Stay tuned, dear blog readers. Stay tuned.

Homelessness: The Economist Holiday Double Issue

“Roughly 5,000 people live on the streets of San Francisco, a 19% rise in just two years.”

The Economist

Today’s Mail: Last Wednesday of June 2019

DSCN0093

from Texafornia Dreaming, p. 7, The Economist:

One in five Americans calls Texas or California home. By 2050 one in four will. Over the past 20 years the two states have created a third of new jobs in America. Their economic heft rivals whole countries’. Were they nations, Texas would be the tenth-largest, ahead of Canada by GDP. California would be fifth, right behind Germany.

Stay tuned, dear blog readers. Stay tuned.

Thursday Read: The Economist, 16 March 2019

An article on Artemisia Gentileschi is in the Books section.

DSCN0220

Illustration: Gentileschi’s Judith Beheading Holofernes

“Gentileschi’s Self-Portrait as St. Catherine of Alexandria was acquired last year by the National Gallery in London, becoming only the 21st work by a woman in a 2,300-piece collection.”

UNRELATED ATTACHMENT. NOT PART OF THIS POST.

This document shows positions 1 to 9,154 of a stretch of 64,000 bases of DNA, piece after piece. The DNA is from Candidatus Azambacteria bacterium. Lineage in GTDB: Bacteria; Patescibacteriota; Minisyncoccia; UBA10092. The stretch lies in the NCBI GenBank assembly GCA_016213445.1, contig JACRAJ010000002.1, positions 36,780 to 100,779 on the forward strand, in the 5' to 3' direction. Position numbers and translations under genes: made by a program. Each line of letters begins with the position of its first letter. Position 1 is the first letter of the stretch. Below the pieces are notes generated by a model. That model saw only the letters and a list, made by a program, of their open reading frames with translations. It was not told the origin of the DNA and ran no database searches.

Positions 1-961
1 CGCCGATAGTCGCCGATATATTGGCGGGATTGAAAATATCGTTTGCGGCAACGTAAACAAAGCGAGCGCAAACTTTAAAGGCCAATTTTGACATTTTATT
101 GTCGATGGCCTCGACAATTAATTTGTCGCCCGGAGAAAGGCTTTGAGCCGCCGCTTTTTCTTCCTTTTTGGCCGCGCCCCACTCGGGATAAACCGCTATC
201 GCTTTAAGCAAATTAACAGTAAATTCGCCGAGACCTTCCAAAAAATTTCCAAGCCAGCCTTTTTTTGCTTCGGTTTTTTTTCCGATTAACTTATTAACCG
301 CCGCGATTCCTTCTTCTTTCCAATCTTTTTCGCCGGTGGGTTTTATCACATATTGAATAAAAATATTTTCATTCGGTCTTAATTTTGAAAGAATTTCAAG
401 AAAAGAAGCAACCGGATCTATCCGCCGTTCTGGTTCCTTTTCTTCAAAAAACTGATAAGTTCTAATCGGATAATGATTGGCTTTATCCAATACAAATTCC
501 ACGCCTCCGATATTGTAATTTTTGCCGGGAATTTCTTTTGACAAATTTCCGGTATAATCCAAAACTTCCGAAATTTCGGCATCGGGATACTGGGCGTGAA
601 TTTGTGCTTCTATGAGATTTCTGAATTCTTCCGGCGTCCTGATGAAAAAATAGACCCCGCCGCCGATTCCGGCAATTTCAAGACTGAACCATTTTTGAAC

Artemisia Gentileschi was the “first female artist to be admitted to the Accademia delle Arti del Disegno in Florence.” She was raped by Agostino Tassi, who her father had hired “to teach her perspective.” Her father “petitioned the pope for compensation. His daughter was considered damaged goods.” The case went to trial. Tassi, found guilty, “was exiled from Rome,” but continued to receive commissions from successive popes.

Gentileschi was “married off to a mediocre artist” but “nevertheless set up her own studio . . . She worked in Naples and London. She became the great artist she always wanted to be.”

“A play about Gentileschi’s travails that won awards at the Edinburgh Fringe Festival last year, transferred to London and will soon be staged elsewhere.”

“Roughly 60 paintings by Gentileschi survive . . . ”

Stay tuned, dear blog readers. Stay tuned.

Currently Reading: The Economist, 2 March 2019

Catching up with The Economist this morning.

Interesting review in the Books section, 2 March 2019:

DSCN0136

 

Opioid Addiction

According to The Economist of 23 February 2019,

  • The states with the highest opioid death rates are: Ohio, West Virginia, and New Hampshire.
  • Drugs kill an estimated 70,000 Americans every year. “In 2017, 47,600 of those deaths were caused by opioid overdose — a five-fold increase since 2000.”
  • Alexander Wood invented the hypodermic needle in 1853. He “touted it by claiming that morphine would not cause addiction if injected rather than smoked or swallowed.”
  • “Needles and morphine were deployed in the American Civil War . . .”  leaving “as many as 100,000 veterans” addicted.